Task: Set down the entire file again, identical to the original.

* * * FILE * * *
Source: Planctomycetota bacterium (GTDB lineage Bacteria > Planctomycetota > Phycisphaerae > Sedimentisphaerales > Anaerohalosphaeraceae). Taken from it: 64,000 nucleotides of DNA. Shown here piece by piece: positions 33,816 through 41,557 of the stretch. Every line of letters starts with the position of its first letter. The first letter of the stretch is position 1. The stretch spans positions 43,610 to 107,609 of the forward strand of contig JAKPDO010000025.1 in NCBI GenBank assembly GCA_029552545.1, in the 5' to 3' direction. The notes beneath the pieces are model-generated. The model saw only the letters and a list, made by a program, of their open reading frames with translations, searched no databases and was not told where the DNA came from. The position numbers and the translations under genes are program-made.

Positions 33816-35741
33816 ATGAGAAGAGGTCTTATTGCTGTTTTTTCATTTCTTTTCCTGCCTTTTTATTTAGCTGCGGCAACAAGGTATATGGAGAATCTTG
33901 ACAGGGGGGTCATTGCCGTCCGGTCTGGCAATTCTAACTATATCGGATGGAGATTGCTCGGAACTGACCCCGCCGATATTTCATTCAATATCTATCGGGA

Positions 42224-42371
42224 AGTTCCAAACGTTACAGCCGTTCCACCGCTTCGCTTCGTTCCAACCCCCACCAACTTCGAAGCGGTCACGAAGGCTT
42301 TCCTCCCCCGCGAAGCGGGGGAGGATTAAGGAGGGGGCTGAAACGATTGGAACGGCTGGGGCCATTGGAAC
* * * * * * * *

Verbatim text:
Source: Planctomycetota bacterium (GTDB lineage Bacteria > Planctomycetota > Phycisphaerae > Sedimentisphaerales > Anaerohalosphaeraceae). Taken from it: 64,000 nucleotides of DNA. Shown here piece by piece: positions 33,816 through 41,557 of the stretch. Every line of letters starts with the position of its first letter. The first letter of the stretch is position 1. The stretch spans positions 43,610 to 107,609 of the forward strand of contig JAKPDO010000025.1 in NCBI GenBank assembly GCA_029552545.1, in the 5' to 3' direction. The notes beneath the pieces are model-generated. The model saw only the letters and a list, made by a program, of their open reading frames with translations, searched no databases and was not told where the DNA came from. The position numbers and the translations under genes are program-made.

Positions 33816-35741
33816 ATGAGAAGAGGTCTTATTGCTGTTTTTTCATTTCTTTTCCTGCCTTTTTATTTAGCTGCGGCAACAAGGTATATGGAGAATCTTG
33901 ACAGGGGGGTCATTGCCGTCCGGTCTGGCAATTCTAACTATATCGGATGGAGATTGCTCGGAACTGACCCCGCCGATATTTCATTCAATATCTATCGGGA

Positions 42224-42371
42224 AGTTCCAAACGTTACAGCCGTTCCACCGCTTCGCTTCGTTCCAACCCCCACCAACTTCGAAGCGGTCACGAAGGCTT
42301 TCCTCCCCCGCGAAGCGGGGGAGGATTAAGGAGGGGGCTGAAACGATTGGAACGGCTGGGGCCATTGGAAC